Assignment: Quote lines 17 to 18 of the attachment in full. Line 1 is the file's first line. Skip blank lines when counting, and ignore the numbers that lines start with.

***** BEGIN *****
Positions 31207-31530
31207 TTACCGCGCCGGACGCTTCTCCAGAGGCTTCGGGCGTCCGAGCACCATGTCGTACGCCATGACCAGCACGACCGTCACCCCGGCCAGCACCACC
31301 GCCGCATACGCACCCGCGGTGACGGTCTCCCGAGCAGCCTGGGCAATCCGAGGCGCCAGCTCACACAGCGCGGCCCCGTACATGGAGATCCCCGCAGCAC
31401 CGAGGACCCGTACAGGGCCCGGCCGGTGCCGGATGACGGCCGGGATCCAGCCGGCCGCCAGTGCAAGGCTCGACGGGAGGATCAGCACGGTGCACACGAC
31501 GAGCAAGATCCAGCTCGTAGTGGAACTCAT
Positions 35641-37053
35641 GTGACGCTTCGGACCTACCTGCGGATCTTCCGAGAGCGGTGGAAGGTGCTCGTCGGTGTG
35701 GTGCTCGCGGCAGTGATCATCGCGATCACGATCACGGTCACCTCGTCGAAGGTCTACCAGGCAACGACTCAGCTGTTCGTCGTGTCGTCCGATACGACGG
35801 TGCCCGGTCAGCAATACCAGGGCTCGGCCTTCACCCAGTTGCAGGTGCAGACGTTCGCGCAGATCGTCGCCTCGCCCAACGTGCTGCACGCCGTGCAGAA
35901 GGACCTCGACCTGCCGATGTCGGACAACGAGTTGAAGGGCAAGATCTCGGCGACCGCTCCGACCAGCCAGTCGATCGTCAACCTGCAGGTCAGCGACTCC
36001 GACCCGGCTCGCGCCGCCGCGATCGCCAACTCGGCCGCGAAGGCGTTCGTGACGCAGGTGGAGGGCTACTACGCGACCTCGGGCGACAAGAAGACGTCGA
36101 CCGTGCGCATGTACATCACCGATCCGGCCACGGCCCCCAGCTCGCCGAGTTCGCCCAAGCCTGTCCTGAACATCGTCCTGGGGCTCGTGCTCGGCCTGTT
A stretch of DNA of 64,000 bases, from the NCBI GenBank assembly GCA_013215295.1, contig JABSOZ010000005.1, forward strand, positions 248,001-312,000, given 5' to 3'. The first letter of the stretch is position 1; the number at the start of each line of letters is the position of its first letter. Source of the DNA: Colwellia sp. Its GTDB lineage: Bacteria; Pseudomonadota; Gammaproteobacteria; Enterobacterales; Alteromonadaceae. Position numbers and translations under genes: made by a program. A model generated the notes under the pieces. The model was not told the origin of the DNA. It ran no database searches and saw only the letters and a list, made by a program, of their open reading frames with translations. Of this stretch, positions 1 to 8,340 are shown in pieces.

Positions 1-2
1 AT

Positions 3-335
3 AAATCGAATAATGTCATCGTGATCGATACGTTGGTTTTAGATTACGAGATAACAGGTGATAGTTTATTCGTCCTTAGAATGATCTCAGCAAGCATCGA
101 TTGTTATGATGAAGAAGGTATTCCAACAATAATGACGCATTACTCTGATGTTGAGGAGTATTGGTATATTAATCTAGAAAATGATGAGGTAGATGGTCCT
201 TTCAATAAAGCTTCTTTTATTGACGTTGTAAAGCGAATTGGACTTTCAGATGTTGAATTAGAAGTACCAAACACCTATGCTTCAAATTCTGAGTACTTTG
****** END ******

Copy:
3 AAATCGAATAATGTCATCGTGATCGATACGTTGGTTTTAGATTACGAGATAACAGGTGATAGTTTATTCGTCCTTAGAATGATCTCAGCAAGCATCGA
101 TTGTTATGATGAAGAAGGTATTCCAACAATAATGACGCATTACTCTGATGTTGAGGAGTATTGGTATATTAATCTAGAAAATGATGAGGTAGATGGTCCT